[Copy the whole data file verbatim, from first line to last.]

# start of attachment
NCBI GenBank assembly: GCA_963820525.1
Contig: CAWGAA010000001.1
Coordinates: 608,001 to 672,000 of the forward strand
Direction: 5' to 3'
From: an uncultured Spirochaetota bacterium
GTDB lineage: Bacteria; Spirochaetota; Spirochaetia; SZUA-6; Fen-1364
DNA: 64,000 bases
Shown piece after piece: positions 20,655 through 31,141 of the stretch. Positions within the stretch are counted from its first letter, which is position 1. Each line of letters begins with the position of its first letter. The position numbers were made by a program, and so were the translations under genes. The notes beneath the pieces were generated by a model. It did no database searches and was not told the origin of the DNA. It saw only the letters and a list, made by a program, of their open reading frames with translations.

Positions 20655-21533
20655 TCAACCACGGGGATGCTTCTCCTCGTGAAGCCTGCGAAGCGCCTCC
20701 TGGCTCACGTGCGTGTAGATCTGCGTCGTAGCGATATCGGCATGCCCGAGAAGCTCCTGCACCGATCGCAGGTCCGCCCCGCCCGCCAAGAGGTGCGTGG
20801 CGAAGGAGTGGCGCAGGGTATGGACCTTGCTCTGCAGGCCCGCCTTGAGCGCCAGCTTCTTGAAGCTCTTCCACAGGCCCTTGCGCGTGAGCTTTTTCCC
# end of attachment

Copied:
NCBI GenBank assembly: GCA_963820525.1
Contig: CAWGAA010000001.1
Coordinates: 608,001 to 672,000 of the forward strand
Direction: 5' to 3'
From: an uncultured Spirochaetota bacterium
GTDB lineage: Bacteria; Spirochaetota; Spirochaetia; SZUA-6; Fen-1364
DNA: 64,000 bases
Shown piece after piece: positions 20,655 through 31,141 of the stretch. Positions within the stretch are counted from its first letter, which is position 1. Each line of letters begins with the position of its first letter. The position numbers were made by a program, and so were the translations under genes. The notes beneath the pieces were generated by a model. It did no database searches and was not told the origin of the DNA. It saw only the letters and a list, made by a program, of their open reading frames with translations.

Positions 20655-21533
20655 TCAACCACGGGGATGCTTCTCCTCGTGAAGCCTGCGAAGCGCCTCC
20701 TGGCTCACGTGCGTGTAGATCTGCGTCGTAGCGATATCGGCATGCCCGAGAAGCTCCTGCACCGATCGCAGGTCCGCCCCGCCCGCCAAGAGGTGCGTGG
20801 CGAAGGAGTGGCGCAGGGTATGGACCTTGCTCTGCAGGCCCGCCTTGAGCGCCAGCTTCTTGAAGCTCTTCCACAGGCCCTTGCGCGTGAGCTTTTTCCC